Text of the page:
You certainly don’t see this every day. Actually, you’ve never seen this on any day.
Deval Patrick yesterday boldly went where no Massachusetts governor has gone before. He pushed out pretty much an entire board. And when even that didn’t feel like enough, he canned a bunch of staff members with it. If we were watching “Batman’’ reruns, words like “Pow!’’ and “Bam!’’ would fill the screen as villains fall to the dusty floor.
Already, the hand-wringing has begun in the wake of the Parole Board resignations. Liberals and other assorted inmate advocates are squeamish about whether this will put a damper on future parole decisions, and every two-bit pontificator is asking whether Patrick is playing to the (angry) crowd.
Maybe they’re right, maybe not, but the truth is, it doesn’t matter. Not often enough in this day and age, in this society, are people held truly and closely accountable for their mistakes or misdeeds. Deval Patrick did exactly what needed to be done to restore public confidence and assure public safety.
Among all the high-minded arguments about predictive modeling and the frailties of the human condition, there are two facts that cannot be impeached. Domenic Cinelli should not have gotten parole under any logical measure. And once he did, he wasn’t supervised properly. The results: a dead Woburn police officer named John Maguire, and faith in the justice system shaken to its core.
Put another way, this wasn’t a judgment call gone awry. It was a profoundly bad decision that was part of a completely failed process. Actions have consequences — in this matter, for the Parole Board as well.
Patrick’s action guts the notion of politics as usual in this state. Last week, when Woburn officials and Maguire relatives called for the ouster of the board, knowledgeable people across the state all but rolled their eyes, murmuring that that’s not how business gets done on Beacon Hill or anywhere else.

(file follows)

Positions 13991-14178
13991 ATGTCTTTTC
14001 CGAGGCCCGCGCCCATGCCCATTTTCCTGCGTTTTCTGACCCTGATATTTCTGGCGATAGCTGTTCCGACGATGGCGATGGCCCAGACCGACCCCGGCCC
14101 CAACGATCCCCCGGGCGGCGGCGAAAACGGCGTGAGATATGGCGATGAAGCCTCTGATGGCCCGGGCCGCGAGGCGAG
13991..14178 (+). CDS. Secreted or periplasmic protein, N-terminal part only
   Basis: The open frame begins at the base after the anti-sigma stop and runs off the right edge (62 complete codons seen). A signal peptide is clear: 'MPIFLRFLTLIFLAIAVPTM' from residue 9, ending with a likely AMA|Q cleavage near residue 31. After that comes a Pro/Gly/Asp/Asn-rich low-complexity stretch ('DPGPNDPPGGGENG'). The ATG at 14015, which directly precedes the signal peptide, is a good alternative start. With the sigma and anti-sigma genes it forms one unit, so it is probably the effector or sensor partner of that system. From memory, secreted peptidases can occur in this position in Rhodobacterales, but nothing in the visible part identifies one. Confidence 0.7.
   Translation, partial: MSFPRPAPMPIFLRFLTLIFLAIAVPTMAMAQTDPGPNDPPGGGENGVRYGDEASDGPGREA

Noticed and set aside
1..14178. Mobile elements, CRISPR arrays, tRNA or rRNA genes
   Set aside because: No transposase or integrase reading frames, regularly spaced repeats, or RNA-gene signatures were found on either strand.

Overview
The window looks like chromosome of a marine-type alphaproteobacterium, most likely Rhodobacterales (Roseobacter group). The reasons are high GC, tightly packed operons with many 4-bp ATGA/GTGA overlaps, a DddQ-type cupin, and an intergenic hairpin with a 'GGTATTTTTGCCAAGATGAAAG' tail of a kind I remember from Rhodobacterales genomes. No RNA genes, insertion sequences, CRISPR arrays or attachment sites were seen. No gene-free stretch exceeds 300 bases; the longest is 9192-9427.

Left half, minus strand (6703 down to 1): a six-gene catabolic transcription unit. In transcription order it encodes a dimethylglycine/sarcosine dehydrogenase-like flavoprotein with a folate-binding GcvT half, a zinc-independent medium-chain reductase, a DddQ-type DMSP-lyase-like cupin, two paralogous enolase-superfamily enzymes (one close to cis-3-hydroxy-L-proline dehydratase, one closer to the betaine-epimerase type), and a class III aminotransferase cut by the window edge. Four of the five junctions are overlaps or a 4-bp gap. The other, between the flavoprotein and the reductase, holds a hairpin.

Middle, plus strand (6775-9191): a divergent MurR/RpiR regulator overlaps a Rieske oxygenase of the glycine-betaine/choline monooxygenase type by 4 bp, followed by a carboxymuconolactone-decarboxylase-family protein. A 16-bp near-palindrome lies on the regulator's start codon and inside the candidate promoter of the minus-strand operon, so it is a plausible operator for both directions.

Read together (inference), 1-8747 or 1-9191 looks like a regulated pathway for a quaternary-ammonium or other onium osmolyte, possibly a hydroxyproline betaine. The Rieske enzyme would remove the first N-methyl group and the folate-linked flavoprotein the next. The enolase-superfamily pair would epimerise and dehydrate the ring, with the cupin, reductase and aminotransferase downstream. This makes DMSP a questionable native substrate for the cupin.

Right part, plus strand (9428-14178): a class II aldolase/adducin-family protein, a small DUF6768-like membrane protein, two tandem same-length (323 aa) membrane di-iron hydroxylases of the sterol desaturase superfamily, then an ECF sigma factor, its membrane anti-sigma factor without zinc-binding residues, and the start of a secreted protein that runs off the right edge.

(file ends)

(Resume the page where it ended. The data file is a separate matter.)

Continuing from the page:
Moments before Patrick took to the podium yesterday, the assumption was that he’d offer little more than a few proposed reforms that would stagger into a legislative committee that would also serve as their grave.
In a few sternly delivered sentences, that all changed. Could this actually be the no-nonsense, decisive governor that the electorate has always longed for, basically what it thought it was getting in Mitt Romney before Romney became political to a fault?
Patrick appears almost apolitical in this new role. He appointed the chairman of the Parole Board that he fired, among others. And his fresh support for harsher sentences for repeat violent offenders will cause no small stir among his fussy liberal base.
This, of course, comes amid a spasm of personnel actions by this governor. He helped push out the head of the film board. He jettisoned the front-running candidate to be president of UMass. He forced the resignation of the much admired secretary of veterans’ services. Not every move was warranted or well-executed; the UMass move, as was written here before, was particularly ham-handed. But say this about the governor: He’s collecting bucks, not passing them.
Throw in a couple of major snowstorms that were handled with ease, and Patrick is kicking aside the notion that Massachusetts elects Democrats for their ideology and Republicans for their competence.
In terms of the Parole Board, what the governor has done is little different than what regular people do when they get “error’’ messages all over their computer monitors. He reached down and hit the reboot button to give the whole thing the fresh start that the public wants and probably needs.
Are some of these ousted Parole Board members decent and honorable people? Let there be little doubt. But the reality is that they serve at the pleasure of the governor. He was displeased, and so were many of the people he represents.
Brian McGrory is a Globe columnist. He can be reached at firstname.lastname@example.org.